In my Logopoetry essays I divided poetry into a Mandala of Form, Substance, Meaning, and Feeling--with the intersection of the four being the center of artistic excellence. Now I have been visited with a second Mandala, whose four corners are Inductive, Deductive, Open, and Closed.
I don't know how to reproduce it here in the blog, but just imagine that the following five elements are spread at 90 degrees from each other with 'X' in the middle for the intersection of the Mandala.
Deductive poems use figures of speech to support their assertions, however surreal.
Inductive poems spring from an actual experience that generates elaboration.
Open poems invite the reader to join the author in his journey, avoiding easy conclusions.
Closed poems end with a summarizing statement, however disguised by technique, wrapping the work in a nice red bow. Keats' "Ode to a Grecian Urn" is proof that closed poems can be great and ought not to be despised, even in our present relativistic culture.
Yeats writes many closed poems, like "Byzantium."
There is likely no poet more open in English than Emily Dickinson, whose insights are so subtle and stuttering you feel like you're dancing with a shy wallflower--until you see her great heart and intelligence.
Eliot's early work, like "Prufrock," is more open, though certainly deductive. His later work is more closed, especially "Four Quartets."
Shakespeare's sonnets are almost entirely deductive, using figures of speech instead of surrendering to the experience of the moment, and mainly closed as well. And Spenser and Johnson are in the same club, while Donne can be more inductive, as in "The Flea." Closed and deductive were the expectation of those times.
Wordsworth could be inductive or deductive, though his early work strives to be inductive, as in "Tintern Abbey," and especially "The Prelude," while the Lucy poems, for instance, are deductive.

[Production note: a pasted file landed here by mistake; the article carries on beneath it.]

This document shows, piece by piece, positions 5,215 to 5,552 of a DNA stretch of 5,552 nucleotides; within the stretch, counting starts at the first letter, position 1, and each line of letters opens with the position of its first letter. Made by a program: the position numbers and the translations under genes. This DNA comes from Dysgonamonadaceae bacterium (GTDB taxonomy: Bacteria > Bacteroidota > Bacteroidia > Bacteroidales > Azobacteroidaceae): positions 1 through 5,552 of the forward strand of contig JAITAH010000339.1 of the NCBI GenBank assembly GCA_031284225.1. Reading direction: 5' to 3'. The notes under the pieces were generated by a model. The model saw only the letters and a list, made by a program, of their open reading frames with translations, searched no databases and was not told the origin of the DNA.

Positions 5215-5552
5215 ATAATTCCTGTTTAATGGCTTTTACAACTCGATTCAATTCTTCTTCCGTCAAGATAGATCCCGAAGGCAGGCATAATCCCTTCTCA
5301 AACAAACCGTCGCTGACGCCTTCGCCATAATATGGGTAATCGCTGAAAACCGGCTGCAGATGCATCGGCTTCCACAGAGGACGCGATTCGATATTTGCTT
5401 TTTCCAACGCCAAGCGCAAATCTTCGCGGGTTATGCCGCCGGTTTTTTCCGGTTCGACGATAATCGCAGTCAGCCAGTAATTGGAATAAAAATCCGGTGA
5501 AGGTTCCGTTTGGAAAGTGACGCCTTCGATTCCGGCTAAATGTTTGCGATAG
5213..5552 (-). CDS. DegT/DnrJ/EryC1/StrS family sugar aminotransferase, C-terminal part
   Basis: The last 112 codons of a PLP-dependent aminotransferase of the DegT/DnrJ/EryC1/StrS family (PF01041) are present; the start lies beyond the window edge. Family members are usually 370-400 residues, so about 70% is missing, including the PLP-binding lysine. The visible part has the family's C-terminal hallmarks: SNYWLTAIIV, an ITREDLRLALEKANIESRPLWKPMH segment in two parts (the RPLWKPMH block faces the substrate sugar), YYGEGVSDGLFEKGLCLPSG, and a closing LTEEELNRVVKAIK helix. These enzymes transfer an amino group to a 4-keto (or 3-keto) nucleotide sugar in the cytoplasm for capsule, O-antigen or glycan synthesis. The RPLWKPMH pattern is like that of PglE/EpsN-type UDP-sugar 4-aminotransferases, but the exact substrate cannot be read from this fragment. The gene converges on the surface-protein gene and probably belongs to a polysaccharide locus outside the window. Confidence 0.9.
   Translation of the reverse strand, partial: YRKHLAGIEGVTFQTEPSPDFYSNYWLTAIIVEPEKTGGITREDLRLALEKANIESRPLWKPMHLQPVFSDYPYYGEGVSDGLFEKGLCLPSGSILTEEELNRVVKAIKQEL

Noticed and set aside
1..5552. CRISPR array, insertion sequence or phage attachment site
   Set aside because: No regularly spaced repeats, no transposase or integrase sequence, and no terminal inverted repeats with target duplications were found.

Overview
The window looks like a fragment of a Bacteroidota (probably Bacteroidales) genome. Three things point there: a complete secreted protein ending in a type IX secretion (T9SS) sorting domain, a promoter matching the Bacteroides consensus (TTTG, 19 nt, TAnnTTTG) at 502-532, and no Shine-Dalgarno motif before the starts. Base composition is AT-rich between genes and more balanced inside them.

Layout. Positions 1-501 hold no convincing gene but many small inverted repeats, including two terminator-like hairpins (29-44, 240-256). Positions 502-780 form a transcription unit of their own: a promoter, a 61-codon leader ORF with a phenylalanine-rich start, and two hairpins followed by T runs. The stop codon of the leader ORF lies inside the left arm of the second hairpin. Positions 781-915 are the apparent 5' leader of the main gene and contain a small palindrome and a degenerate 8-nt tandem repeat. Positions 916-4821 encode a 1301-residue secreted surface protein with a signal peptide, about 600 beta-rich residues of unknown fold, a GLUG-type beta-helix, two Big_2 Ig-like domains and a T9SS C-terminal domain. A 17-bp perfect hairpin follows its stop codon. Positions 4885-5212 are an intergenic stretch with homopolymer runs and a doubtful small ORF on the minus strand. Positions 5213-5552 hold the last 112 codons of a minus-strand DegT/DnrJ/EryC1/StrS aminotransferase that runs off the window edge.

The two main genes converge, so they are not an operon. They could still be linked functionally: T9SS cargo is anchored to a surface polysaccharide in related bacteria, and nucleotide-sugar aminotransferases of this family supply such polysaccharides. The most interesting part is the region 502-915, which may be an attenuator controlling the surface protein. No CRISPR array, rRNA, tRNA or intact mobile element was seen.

Coleridge was more deductive, even in natural settings as in "This Lime Tree Bower My Prison."
Elizabeth Bishop was best when inductive, as in "The Moose," or "Fish Houses," or "The Fish."
Strand is mainly deductive, though often disguised. But his settings are mainly created like stage scenery.
Wallace Stevens is mainly deductive as well. But is he open or closed? I think more open in his uncertainty.
Matthew Arnold is closed and deductive, a combination that puts his poetry out of favor in this age. Same for Pope, Dryden and Johnson. Same for Milton.
Shelley often transformed the inductive into the deductive, by exalting an experience, especially of nature, into an epiphany that exceeds the experience ("Ode to the West Wind.")
Blake is almost purely deductive. But is he closed? I think his childlikeness makes him open even when a poem, like "The Sick Rose," tells us the entire story. We want to leap into childhood with him and his diction. Despite his rhetoric, he is more open than closed; he wants us to believe in his world, and it shows.
Zymborska is mainly open, though she can be inductive and deductive, like most poets, though I think if we analyzed all poets, most would tilt towards one quality or the other.
Rilke was mainly deductive in his "Sonnets for Orpheus," but more inductive in his "Duino Elegies."
Neruda, without reviewing him in detail, strikes me as beyond these classifications in general, but later in his career, as a dogmatic Communist, he wrote more closed and deductive poems. His best work is open.
I will stop here. Perhaps I'll write an essay about these four corners, perhaps not. If an editor wants it, I'll likely do it. But that requires a query letter, which I find tedious and am loathe to write. Any editor who visits these pages need only drop me a note and I will flesh out my theories for her pleasure.
Anyway, I wanted to share this alternative approach in understanding poetry which is complimentary to my Logopoetry essays, still available in the Melic Archives
Food for thought. I'd like to hear your thoughts!